Available Now In Paperback!
Cathryn Zeleny has been involved in art and design all her life. She learned sewing and needlearts as a child, and drawing, painting, and sculpture as a young adult. She completed a BA in art studio and an MA in psychology, and then worked in art galleries and taught classes for many years while painting and exhibiting part-time.
In 1999, she started art quilting, which she considers a natural blend of her skills and interests.
Cathryn’s current work is characterized by three-dimensional abstract forms which undulate and overlap in space. The images are metaphysical in nature, and of universal appeal.
Her quilts have been shown internationally at quilt events, as well as at art galleries and online. Her work is in several private collections, and has been published in Quilters Newsletter Magazine and in three American Quilters Society books. She has been an Artist-in-Residence at Empty Spools Seminars at Asilomar, and is the First Place winner of the National Quilting Museum's 2009 competition New Quilts From An Old Favorite. She continues to show her recent paintings in gallery and art society exhibitions.
Cathryn, primarily a studio artist, also teaches composition and design, and lectures on inspiration and concept.
She lives near the Olympic Mountains in Washington state with her partner, pianist John Schwennesen.
(CV on request)
The Artist's Statement
I started using fabric as a creative medium in 1999 more by accident than design. I was suffering from both creative block in my painting and from illness, and needed an artistic avenue that was playful and without professional purpose.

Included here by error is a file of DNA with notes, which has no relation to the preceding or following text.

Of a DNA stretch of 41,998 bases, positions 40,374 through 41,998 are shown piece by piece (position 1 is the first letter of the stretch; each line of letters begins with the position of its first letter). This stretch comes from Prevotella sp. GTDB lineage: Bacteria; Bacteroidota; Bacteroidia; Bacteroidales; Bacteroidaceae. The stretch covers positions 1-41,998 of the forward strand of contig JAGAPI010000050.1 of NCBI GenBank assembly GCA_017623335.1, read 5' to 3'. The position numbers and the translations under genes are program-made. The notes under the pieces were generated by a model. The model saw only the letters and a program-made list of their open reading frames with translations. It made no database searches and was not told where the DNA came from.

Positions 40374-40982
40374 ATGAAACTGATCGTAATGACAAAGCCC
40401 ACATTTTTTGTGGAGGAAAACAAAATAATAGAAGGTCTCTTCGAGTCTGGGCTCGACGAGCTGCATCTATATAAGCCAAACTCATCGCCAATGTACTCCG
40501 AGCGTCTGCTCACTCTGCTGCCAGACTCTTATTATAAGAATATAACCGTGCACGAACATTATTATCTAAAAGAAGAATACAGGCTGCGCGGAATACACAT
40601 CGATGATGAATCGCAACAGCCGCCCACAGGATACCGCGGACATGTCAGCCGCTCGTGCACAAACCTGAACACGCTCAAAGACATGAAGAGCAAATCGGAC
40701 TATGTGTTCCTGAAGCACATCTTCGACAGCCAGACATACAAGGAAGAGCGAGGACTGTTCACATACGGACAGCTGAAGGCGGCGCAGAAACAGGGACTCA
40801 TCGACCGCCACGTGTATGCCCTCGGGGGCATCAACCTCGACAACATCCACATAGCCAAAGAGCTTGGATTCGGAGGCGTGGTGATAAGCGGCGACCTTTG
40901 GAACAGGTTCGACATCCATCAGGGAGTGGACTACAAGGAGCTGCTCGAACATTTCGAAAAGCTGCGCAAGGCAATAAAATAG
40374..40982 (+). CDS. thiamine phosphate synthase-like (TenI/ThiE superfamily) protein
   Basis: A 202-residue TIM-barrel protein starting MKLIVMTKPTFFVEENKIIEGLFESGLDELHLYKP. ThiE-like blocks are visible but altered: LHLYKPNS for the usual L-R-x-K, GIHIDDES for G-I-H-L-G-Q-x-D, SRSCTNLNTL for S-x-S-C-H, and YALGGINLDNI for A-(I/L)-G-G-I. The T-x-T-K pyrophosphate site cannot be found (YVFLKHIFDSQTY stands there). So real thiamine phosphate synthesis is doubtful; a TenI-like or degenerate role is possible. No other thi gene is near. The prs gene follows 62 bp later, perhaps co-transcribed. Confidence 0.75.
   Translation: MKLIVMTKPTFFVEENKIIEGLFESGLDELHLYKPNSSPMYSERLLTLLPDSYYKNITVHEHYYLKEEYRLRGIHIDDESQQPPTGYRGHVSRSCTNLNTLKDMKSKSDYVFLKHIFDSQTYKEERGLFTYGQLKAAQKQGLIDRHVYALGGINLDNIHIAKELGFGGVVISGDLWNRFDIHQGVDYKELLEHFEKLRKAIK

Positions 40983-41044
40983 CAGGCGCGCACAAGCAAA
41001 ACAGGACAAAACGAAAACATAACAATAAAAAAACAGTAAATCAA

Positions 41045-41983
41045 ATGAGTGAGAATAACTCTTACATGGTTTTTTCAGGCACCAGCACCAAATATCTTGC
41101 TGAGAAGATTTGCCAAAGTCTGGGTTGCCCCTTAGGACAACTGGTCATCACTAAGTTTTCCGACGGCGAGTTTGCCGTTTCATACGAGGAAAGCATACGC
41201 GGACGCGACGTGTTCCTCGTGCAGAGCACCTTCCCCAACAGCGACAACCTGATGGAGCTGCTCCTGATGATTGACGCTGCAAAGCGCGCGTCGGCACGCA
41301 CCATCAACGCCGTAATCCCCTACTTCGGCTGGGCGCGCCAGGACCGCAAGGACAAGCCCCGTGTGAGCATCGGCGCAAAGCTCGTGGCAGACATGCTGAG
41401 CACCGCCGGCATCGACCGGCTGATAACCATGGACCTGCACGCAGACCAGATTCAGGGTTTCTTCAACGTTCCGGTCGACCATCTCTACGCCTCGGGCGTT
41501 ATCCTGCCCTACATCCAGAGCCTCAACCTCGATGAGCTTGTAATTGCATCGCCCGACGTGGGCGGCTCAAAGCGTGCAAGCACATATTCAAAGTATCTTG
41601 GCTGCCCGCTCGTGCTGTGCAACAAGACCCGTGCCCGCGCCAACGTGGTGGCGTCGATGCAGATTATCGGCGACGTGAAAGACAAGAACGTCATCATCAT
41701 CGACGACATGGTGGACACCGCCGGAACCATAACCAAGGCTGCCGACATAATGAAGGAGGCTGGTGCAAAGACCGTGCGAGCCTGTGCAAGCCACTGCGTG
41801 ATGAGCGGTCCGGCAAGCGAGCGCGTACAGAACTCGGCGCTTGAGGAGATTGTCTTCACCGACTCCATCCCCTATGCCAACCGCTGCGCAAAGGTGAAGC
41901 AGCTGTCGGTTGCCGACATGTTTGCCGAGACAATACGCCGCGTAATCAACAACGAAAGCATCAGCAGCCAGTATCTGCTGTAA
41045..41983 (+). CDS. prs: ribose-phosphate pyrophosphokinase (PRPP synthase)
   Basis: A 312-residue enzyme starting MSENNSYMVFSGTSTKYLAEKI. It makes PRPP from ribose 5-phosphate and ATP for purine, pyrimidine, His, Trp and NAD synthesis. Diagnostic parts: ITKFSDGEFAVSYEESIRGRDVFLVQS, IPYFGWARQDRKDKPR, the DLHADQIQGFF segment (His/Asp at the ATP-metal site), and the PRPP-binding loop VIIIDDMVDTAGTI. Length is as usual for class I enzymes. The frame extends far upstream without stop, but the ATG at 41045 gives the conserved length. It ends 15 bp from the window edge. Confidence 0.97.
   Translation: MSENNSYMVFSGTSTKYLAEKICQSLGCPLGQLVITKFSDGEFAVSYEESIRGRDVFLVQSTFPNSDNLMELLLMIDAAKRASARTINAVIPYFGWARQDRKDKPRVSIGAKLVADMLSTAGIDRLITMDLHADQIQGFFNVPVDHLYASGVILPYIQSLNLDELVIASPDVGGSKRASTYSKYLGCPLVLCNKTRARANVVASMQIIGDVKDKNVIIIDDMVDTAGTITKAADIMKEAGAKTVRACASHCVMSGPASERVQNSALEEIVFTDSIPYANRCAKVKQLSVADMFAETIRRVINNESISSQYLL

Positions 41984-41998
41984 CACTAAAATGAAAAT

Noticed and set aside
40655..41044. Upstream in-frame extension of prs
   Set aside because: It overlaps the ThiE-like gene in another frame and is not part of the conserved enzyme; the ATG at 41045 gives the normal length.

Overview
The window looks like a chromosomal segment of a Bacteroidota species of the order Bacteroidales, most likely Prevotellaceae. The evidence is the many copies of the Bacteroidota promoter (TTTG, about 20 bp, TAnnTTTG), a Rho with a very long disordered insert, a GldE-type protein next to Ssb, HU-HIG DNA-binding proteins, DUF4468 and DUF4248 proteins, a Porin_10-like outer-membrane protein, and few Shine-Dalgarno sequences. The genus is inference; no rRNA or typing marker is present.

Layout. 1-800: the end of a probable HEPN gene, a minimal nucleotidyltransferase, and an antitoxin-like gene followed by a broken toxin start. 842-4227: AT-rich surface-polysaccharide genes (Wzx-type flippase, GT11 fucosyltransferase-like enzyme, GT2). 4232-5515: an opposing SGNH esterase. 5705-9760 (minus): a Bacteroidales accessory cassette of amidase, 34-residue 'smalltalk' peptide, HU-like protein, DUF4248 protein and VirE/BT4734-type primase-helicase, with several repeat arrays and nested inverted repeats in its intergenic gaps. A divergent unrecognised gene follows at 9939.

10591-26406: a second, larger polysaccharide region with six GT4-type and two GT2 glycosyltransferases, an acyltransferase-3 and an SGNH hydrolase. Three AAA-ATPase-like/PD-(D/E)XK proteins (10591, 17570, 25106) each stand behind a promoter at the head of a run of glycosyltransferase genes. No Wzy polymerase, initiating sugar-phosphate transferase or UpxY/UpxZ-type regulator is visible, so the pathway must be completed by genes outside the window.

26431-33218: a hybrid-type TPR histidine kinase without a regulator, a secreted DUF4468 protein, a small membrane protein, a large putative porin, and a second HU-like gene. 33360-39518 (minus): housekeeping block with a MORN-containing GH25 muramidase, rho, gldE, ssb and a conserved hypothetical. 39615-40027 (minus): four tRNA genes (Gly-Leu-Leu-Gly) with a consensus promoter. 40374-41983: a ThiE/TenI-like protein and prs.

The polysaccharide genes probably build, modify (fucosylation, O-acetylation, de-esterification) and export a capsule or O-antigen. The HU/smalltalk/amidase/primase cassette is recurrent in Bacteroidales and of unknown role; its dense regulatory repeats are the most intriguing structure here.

The majority of the quilts I made between then and 2004 were explorations of the different compositions and visual options that are possible within the technical framework of the 'traditional' quilt.
I experimented with piecing, applique, and quilting stitches as 'canvases' for the portrayal of both pictorial imagery and conceptual or non-representational design.
In 2002, first as acrylic or pastel paintings and later as quilts, I started my current primary body of work. The series is about the essential universality of three-dimensional forms which undulate and/or overlap in space. The images are cropped from different sources: sand dunes, waves, rotted wood, snowdrifts, flowers, adobes, the figure, and from my own imagination. I find these forms to be mysterious and intriguing, and spiritual in nature. They speak to me.
The pastels and paintings in this series are experimental in nature as the mediums naturally allow for major changes as the image develops. I explore the compositional principles of balance, the division of space, and visual movement.
The aesthetic of the forms becomes more important than their original source.
The quilts are the result of a pre-planned design process using my paintings and sketches as a base, and have their technical origins in my earlier work. I choose the color or value gradations that are necessary to create my visual imagery, and I superimpose them on traditional quilt block patterns, pieced geometrics, or fused organic shapes.